Domestic violence cases made worse by pandemic in Clark, Champaign counties

The trees and bushes around the Esplanade in downtown Springfield were decorated with purple ribbons for the Project Woman Candlelight Vigil for domestic violence held several years ago. Bill Lackey/Staff
The trees and bushes around the Esplanade in downtown Springfield were decorated with purple ribbons for the Project Woman Candlelight Vigil for domestic violence held several years ago. Bill Lackey/Staff

“There was a lot of enduring”

Domestic violence incidents are continuing at a high rate in Clark and Champaign counties, according to local law enforcement, and people who work to combat domestic violence say Covid continues to aggravate the situations.

Nearly 400 domestic violence calls have been reported to the Springfield Division of Police as of the end of September, according to police records, and nearly 600 calls were reported to the Clark County Sheriff’s Office so far this year.

October is Domestic Violence Awareness Month, and area law enforcement are reporting a high number of calls this year, with cares trending toward topping the number of 2020 incidents.

As of the end of September, the Springfield Police Division had received 266 domestic violence calls that resulted in a charge, with three resulting in charges other than domestic violence and 125 that resulted in no charges filed.

The Clark County sheriff’s office is expecting to see more calls this year than the 751 it received in 2020, Sgt. Denise Jones told the News-Sun. In 2019, however, the sheriff’s office received 878 calls.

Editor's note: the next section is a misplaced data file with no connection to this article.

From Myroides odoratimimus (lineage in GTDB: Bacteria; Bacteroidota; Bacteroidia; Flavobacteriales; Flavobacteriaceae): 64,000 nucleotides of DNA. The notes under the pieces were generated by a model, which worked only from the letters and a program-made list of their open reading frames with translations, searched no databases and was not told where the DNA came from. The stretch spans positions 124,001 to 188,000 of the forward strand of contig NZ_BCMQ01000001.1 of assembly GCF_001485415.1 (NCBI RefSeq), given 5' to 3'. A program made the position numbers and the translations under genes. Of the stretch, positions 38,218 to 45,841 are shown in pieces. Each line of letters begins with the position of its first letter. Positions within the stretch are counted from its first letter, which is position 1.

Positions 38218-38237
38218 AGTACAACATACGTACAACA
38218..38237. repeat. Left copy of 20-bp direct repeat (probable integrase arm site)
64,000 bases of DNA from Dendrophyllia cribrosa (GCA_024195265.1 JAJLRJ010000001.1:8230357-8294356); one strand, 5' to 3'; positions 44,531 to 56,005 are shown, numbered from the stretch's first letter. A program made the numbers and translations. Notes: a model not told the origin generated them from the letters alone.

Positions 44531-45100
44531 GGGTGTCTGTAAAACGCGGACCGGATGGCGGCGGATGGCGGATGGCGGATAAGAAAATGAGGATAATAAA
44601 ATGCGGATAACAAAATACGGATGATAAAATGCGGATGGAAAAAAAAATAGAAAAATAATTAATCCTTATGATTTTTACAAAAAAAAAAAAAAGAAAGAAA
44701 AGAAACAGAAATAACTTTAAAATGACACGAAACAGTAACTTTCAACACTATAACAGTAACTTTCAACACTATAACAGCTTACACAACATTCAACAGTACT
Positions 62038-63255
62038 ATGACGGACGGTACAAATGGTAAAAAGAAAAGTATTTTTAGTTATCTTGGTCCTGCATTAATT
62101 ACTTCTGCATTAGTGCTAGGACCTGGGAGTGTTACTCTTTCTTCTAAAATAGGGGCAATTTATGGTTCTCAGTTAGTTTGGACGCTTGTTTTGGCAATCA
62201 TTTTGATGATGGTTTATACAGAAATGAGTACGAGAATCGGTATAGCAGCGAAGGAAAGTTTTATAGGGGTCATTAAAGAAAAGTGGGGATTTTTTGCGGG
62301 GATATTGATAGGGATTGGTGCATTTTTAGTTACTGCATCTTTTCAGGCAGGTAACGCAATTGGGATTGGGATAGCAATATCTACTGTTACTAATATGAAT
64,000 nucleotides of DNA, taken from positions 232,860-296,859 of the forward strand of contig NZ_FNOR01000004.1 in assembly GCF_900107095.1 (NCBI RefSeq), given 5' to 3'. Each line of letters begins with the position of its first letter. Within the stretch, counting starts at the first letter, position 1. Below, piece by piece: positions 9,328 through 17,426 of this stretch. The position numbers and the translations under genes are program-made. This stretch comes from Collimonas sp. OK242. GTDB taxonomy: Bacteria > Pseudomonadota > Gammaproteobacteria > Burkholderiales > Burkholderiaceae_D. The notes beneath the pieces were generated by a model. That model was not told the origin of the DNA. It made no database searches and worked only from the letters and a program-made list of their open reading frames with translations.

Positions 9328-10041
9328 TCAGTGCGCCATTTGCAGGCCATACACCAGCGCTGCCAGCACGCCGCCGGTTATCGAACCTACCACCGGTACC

Springfield’s nonprofit Project Woman, which is dedicated to ending domestic violence and sexual assault for all people reported the group has helped more than 1,100 people this year so far. The shelter has also provided more than 5,391 shelter nights in 2021.

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Project Woman Executive Director Laura Baxter told the News-Sun that the nonprofit has been working on ways to increase its capacity through grant funding to reconfigure the space it has in order to accommodate social distancing. Baxter said she is hoping the nonprofit will double its bed capacity through the funding.

“In Clark County specifically, and Champaign County as well, we just need more bed capacity for the emergency shelter,” she said. “It’s a lot of demand, and the capacity for shelter and safe housing options is not sufficient for the need.” She also said that the shelter does not operate on a waitlist, as people reaching out for help need to be connected to a safe space immediately.

Baxter said the pandemic did not cause abuse, but rather gave power to abusers and fewer opportunities for the discovery of abuse due to isolation.

“There was a lot of enduring,” she said.

Project Woman outlines on its website warning signs of abuse:

  • checking a partner’s cell phone or email without permission
  • constantly putting a partner down
  • displaying extreme jealousy or insecurity
  • displaying an explosive temper
  • isolating a partner from family or friends
  • making false accusations
  • displaying mood swings
  • physically hurting a partner in any way
  • possessiveness
  • making demands
  • repeatedly pressuring a partner to have sex.

Baxter said sometimes when a person is experiencing certain relationship “red flags,” though, that person may minimize the signs in a way someone on the outside of the relationship may not.

Baxter said she often hears from people a variation of the same question: why do people stay?

“People stay, we stay, out of hope,” she said. “There’s a lot of ways we’re hoping that this too shall pass. Or, this is a big one we hear: if I just love right, the abuse will stop or the violence will end. And when the hope has been beaten down and betrayed... in that hopelessness, then a survivor needs to find something else to hope in.”